As COVID-19 sweeps through the country, confining us indoors and overwhelming our health care system, times are difficult for all of us. Most of us are not accustomed to dealing with quarantine, let alone the mounting losses. Unfortunately, on a daily basis we’re dealing with an increasing number of casualties. At St. Charles, we maintain a firm commitment to serving our community in times of loss and grief.
During times like this, it can feel overwhelming, to say the least. Below, we’ve assembled some helpful information on coping with the loss and uncertainty of the current situation unfolding across all different cultures.
COVID-19: A Unique Kind of Loss
At the moment, the kind of grief we’re experiencing is very unique. Losing a loved one under the most normal circumstances is painful enough. However, losing a loved one right now is particularly overwhelming. Essentially, what we’re dealing with is an especially unique scenario.
Jane Webber, professor of counselor education at Kean University in New Jersey, compares our current mentality to that of victims of wars and terrorist attacks. Unfortunately, if we lose a loved one now, we’re unable to see their bodies or assemble for funerals. We’re trapped in quarantine and unable to see or comfort each other. Sadly, that makes the grief we’re feeling all the more painful and difficult to manage. However, below you’ll find some helpful ways to cope with your loss.
1. Acknowledge Your Grief
First and foremost, it’s imperative to allow and acknowledge your grief. Essentially, what this means is that you should actively practice self-compassion. Often, in times like this, the first instinct of many is to immediately criticize themselves.
During a crisis like this, many of us punish ourselves for “not keeping it together” or “not handling it well.” It’s important for you to allow yourself to experience your grief and not judge yourself for it. Basically, it all comes down to placing blame on yourself – which you should never, ever do.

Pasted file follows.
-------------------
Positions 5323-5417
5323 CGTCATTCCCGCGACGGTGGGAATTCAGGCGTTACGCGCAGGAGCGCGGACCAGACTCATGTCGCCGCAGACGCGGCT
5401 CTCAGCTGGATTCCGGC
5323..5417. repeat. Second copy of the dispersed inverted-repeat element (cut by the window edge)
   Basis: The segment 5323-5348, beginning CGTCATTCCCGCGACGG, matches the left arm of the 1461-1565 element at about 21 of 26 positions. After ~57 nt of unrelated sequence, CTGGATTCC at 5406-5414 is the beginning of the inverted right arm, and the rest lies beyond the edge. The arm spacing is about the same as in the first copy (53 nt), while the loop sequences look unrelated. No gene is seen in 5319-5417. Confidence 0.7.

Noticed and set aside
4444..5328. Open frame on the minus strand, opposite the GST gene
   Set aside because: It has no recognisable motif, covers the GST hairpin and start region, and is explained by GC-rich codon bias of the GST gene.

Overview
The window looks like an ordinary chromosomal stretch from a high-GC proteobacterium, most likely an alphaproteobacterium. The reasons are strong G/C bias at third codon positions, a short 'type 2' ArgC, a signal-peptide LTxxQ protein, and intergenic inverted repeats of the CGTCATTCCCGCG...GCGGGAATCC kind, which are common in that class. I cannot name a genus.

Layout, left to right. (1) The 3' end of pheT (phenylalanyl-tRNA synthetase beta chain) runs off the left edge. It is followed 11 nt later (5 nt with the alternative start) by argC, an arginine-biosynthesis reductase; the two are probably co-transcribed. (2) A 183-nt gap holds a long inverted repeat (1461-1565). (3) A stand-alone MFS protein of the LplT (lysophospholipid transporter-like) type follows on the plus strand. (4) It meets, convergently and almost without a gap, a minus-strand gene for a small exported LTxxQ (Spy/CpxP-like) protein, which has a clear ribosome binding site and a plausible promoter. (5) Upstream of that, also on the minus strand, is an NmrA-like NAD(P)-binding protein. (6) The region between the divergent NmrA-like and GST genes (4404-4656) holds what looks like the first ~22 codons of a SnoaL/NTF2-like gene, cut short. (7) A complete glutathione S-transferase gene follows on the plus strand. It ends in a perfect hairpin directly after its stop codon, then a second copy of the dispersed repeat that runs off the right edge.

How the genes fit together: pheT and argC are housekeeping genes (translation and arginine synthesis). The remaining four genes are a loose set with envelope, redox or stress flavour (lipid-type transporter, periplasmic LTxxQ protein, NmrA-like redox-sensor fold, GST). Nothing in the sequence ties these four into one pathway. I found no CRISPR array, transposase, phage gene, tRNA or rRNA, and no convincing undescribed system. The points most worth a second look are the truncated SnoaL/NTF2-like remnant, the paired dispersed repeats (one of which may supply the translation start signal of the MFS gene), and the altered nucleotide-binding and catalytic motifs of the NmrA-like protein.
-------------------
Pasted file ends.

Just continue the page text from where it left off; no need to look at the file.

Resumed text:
2. Stay Connected
Maintaining a connection to friends and family is critical right now. Obviously, so many of us are feeling the consequences of isolation. However, this kind of isolation in combination with loss can lead to us losing contact with friends and family.
Often, when grieving we simply don’t feel like picking up the phone to call anyone. Right now, it is essential that we maintain contact with our loved ones in order to heal and cope with our isolation. If you have to, make arrangements to speak to others at specific, appointed times. This kind of routine will help remind you to stay in touch with others.
3. Avoid the News
Obviously, we want to be as informed as possible right now as this crisis unfolds. It’s sensible to want to know as much as we can. However, many of us don’t understand the subconscious effect that watching the news can have on our mental state or stress levels.
Very often, the news can feel ominous or overwhelming. Therefore, it’s probably in your best interest to limit the amount of time you spend watching it. Ultimately, if you’re trying to cope with loss, avoiding the news can be an enormous benefit.
4. Alternate Between Mourning & Healing
When it comes to grief, it can easily consume us. However, there’s a “dual process” approach that many consider very helpful in times of bereavement. Essentially, what this means is you should alternate between a focus on grief and a focus on healing.
While it might feel difficult initially, you should spend as much time on a hobby you enjoy as you do on mourning a loved one. Try exercising, or maybe an artistic activity. You can also work on unique ways to memorialize your loved one. This “dual process” technique can ultimately help you to heal much faster.
Conclusion – Stay Safe
While times are difficult for all of us right now, this too shall pass. At St. Charles, we’re committed to helping Long Island heal in times of grief and loss. We’re here to help guide you through your losses, regardless of the circumstances. Remember: stay inside, wash your hands and stay safe!